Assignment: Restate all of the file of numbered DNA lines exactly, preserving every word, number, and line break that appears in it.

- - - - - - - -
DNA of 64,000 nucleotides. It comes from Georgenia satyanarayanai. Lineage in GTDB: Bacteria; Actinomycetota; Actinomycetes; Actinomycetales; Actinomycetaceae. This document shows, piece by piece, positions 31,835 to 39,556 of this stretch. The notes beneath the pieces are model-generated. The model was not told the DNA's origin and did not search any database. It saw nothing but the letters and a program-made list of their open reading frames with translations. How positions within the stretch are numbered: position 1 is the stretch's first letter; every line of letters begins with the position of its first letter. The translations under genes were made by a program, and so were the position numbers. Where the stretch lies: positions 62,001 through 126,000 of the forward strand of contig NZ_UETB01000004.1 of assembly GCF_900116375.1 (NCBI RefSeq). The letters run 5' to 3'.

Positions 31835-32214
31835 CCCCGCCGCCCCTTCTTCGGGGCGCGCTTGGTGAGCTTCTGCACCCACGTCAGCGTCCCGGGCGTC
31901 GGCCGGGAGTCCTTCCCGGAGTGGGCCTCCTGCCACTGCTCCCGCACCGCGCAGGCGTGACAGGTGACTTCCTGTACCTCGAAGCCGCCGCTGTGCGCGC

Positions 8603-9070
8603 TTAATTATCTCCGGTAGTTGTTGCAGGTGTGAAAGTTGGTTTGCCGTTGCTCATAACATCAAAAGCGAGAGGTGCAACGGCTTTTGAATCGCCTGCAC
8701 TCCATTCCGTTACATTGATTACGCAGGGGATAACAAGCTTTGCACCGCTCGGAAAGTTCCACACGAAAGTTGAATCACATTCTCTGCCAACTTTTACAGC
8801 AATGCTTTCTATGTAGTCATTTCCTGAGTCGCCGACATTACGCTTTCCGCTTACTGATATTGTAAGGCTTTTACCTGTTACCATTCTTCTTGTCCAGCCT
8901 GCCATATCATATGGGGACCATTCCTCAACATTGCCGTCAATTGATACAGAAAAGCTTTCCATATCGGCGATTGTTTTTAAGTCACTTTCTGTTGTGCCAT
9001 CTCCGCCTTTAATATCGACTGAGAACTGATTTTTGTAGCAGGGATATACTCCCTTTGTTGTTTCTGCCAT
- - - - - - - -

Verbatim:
DNA of 64,000 nucleotides. It comes from Georgenia satyanarayanai. Lineage in GTDB: Bacteria; Actinomycetota; Actinomycetes; Actinomycetales; Actinomycetaceae. This document shows, piece by piece, positions 31,835 to 39,556 of this stretch. The notes beneath the pieces are model-generated. The model was not told the DNA's origin and did not search any database. It saw nothing but the letters and a program-made list of their open reading frames with translations. How positions within the stretch are numbered: position 1 is the stretch's first letter; every line of letters begins with the position of its first letter. The translations under genes were made by a program, and so were the position numbers. Where the stretch lies: positions 62,001 through 126,000 of the forward strand of contig NZ_UETB01000004.1 of assembly GCF_900116375.1 (NCBI RefSeq). The letters run 5' to 3'.

Positions 31835-32214
31835 CCCCGCCGCCCCTTCTTCGGGGCGCGCTTGGTGAGCTTCTGCACCCACGTCAGCGTCCCGGGCGTC
31901 GGCCGGGAGTCCTTCCCGGAGTGGGCCTCCTGCCACTGCTCCCGCACCGCGCAGGCGTGACAGGTGACTTCCTGTACCTCGAAGCCGCCGCTGTGCGCGC

Positions 8603-9070
8603 TTAATTATCTCCGGTAGTTGTTGCAGGTGTGAAAGTTGGTTTGCCGTTGCTCATAACATCAAAAGCGAGAGGTGCAACGGCTTTTGAATCGCCTGCAC
8701 TCCATTCCGTTACATTGATTACGCAGGGGATAACAAGCTTTGCACCGCTCGGAAAGTTCCACACGAAAGTTGAATCACATTCTCTGCCAACTTTTACAGC
8801 AATGCTTTCTATGTAGTCATTTCCTGAGTCGCCGACATTACGCTTTCCGCTTACTGATATTGTAAGGCTTTTACCTGTTACCATTCTTCTTGTCCAGCCT
8901 GCCATATCATATGGGGACCATTCCTCAACATTGCCGTCAATTGATACAGAAAAGCTTTCCATATCGGCGATTGTTTTTAAGTCACTTTCTGTTGTGCCAT
9001 CTCCGCCTTTAATATCGACTGAGAACTGATTTTTGTAGCAGGGATATACTCCCTTTGTTGTTTCTGCCAT